Microsoft’s issues with Google follow findings by researchers at Stanford University that Google was bypassing the default privacy settings in Safari. That was being done through the addition of some code to ads that mimicked a user interacting with those ads, which would override the default cookie-blocking policy.

Microsoft officials said they’re looking at what they should do in response to what they’ve found.

“Given this real-world behavior, we are investigating what additional changes to make to our products. The P3P specification says that browsers should ignore unknown tokens. Privacy advocates involved in the original specification have recently suggested that IE ignore the specification and block cookies with unrecognized tokens. We are actively investigating that course of action,” Hachamovitch wrote.


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Discussion

  • Anonymous on

    Microsoft shouldn't cry foul just b/c their browser security is inadequate.  IE is safe only for enterprise, intranet apps which requirie IE.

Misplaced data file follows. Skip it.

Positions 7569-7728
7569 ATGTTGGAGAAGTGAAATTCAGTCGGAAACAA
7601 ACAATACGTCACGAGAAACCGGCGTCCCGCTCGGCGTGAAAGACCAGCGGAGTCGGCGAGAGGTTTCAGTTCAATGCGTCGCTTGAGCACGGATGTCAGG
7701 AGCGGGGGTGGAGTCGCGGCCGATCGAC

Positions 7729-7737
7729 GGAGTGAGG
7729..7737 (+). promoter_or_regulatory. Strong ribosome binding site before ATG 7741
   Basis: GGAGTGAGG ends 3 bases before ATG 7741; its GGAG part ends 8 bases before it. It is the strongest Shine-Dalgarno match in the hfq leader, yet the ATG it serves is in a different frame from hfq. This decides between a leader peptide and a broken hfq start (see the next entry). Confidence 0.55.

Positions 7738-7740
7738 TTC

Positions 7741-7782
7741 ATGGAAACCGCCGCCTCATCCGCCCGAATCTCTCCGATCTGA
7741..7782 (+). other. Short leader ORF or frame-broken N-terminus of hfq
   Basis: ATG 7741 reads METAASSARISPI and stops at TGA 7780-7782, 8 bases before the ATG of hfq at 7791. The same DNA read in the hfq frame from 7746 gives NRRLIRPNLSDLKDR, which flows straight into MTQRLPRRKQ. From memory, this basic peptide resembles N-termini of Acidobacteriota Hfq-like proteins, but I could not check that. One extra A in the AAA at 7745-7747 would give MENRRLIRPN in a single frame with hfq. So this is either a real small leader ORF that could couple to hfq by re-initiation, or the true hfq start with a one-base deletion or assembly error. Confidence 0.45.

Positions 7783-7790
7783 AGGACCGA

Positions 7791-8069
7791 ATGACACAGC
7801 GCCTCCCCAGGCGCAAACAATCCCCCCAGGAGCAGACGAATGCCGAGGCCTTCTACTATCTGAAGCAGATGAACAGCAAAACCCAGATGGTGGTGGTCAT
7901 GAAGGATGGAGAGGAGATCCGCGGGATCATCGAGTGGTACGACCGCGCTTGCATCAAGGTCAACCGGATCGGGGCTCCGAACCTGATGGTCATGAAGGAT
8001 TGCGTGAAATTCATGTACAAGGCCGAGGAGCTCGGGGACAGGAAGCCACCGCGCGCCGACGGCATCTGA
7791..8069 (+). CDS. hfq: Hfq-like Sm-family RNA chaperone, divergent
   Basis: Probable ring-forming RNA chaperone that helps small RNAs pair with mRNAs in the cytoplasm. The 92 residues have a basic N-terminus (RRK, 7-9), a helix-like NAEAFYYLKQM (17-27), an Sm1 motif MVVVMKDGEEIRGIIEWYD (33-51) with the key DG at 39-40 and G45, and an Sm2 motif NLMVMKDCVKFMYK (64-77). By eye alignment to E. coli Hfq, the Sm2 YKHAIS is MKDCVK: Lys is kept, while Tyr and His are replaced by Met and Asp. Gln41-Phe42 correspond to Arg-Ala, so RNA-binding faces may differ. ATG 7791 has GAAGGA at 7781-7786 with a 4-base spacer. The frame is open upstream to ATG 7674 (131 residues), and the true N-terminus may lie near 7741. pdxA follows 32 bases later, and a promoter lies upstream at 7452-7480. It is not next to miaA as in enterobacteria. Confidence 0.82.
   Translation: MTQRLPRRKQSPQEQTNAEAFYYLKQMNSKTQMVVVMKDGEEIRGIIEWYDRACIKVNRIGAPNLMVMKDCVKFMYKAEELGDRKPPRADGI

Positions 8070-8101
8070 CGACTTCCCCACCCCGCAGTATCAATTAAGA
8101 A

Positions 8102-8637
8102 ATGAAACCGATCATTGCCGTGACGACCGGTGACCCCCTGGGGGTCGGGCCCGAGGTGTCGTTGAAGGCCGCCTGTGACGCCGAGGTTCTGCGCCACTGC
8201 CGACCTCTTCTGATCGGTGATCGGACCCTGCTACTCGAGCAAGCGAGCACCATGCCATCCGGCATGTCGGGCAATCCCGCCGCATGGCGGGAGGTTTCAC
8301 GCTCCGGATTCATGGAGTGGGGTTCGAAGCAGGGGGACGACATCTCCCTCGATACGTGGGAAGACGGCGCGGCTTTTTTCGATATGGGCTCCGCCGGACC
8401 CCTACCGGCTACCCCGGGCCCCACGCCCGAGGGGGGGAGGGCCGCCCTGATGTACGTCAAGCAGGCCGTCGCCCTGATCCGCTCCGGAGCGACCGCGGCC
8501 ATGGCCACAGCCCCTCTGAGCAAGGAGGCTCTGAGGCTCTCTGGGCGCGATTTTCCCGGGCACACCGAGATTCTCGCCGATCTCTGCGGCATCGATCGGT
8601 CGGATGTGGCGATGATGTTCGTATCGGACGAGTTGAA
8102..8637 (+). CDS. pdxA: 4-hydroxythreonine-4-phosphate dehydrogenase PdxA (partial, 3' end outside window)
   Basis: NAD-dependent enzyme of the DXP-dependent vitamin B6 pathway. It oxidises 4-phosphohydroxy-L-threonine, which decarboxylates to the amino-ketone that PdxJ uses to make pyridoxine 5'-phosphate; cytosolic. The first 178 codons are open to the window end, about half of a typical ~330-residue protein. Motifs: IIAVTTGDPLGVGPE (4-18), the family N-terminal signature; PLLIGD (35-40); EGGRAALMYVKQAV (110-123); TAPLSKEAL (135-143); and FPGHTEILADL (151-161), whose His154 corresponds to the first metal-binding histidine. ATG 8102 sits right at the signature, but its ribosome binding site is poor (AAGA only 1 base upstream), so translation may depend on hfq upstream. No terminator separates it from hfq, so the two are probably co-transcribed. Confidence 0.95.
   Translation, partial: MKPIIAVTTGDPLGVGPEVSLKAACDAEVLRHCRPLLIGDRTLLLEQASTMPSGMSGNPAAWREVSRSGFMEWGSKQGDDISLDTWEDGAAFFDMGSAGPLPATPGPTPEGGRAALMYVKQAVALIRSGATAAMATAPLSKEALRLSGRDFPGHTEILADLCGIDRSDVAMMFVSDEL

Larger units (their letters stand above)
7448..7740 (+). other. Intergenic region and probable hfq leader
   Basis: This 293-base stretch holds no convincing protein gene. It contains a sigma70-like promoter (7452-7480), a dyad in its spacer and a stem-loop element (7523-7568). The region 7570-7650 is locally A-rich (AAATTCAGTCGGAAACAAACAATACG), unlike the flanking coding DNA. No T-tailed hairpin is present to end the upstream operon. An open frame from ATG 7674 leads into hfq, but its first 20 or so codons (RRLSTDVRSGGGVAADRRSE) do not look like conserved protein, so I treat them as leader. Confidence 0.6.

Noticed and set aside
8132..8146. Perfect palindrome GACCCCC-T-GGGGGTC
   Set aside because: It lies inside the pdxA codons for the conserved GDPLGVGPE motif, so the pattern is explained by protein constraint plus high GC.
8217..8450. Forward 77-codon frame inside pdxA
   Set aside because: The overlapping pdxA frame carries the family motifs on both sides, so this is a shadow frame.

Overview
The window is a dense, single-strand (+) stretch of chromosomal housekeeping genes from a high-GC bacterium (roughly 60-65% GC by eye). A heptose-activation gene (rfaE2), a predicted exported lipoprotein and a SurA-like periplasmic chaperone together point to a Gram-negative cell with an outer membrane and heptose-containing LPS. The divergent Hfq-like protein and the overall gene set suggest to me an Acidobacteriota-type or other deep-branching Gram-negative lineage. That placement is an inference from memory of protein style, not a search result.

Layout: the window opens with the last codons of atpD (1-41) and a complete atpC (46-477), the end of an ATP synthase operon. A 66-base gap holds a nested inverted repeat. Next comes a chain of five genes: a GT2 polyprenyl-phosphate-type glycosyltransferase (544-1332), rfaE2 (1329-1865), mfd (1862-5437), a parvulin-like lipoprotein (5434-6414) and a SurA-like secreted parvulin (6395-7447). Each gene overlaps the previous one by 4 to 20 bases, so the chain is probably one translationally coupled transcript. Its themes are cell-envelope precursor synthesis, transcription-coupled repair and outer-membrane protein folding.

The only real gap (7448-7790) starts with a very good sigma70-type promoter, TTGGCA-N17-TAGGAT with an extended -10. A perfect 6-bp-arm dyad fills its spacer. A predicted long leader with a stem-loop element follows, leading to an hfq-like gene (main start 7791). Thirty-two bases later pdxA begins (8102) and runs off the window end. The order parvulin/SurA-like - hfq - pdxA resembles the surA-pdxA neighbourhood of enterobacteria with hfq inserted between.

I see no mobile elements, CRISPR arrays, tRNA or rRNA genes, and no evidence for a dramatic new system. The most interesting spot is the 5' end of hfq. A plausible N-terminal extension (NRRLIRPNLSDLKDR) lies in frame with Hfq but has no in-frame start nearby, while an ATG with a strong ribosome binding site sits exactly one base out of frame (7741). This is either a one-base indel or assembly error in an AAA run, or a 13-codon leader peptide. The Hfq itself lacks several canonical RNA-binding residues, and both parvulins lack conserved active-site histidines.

• Anonymous on

    Google and others was submitting a tiny form which allows a cookie to be placed, thus circumventing the privacy controls. IMMO, one should just install a hosts file addition from mvps dot org.
  • Emily on

    Go Ogle:  Google.

     

    Both Sam Walton's Wal-Mart and Google started out with this goody-goody image.  Companies that protest their innocence are usually the most evil, same as people.  Campbell soup in the Twenties or before had Chinese slaves working for them in a compound; it was quite the scandal.  At that time, the Campbell Kids were the advertising logo.

    Insurance companies with the most goody-goody images are also the worst ones.  I could go on.

  • Anonymous on

    The free Do Not Track Plus from abine.com is a useful thing for blocking third party elements on a web page. It works with all the browsers (so they say). I use IE9. It certainly cleans up a web page, much less crap on display.

  • Cesar Figueiredo on

    I am very disappointed with Google.

    I think Microsoft, for the users' sake, must ignore the P3P specification and block cookies with unrecognized tokens.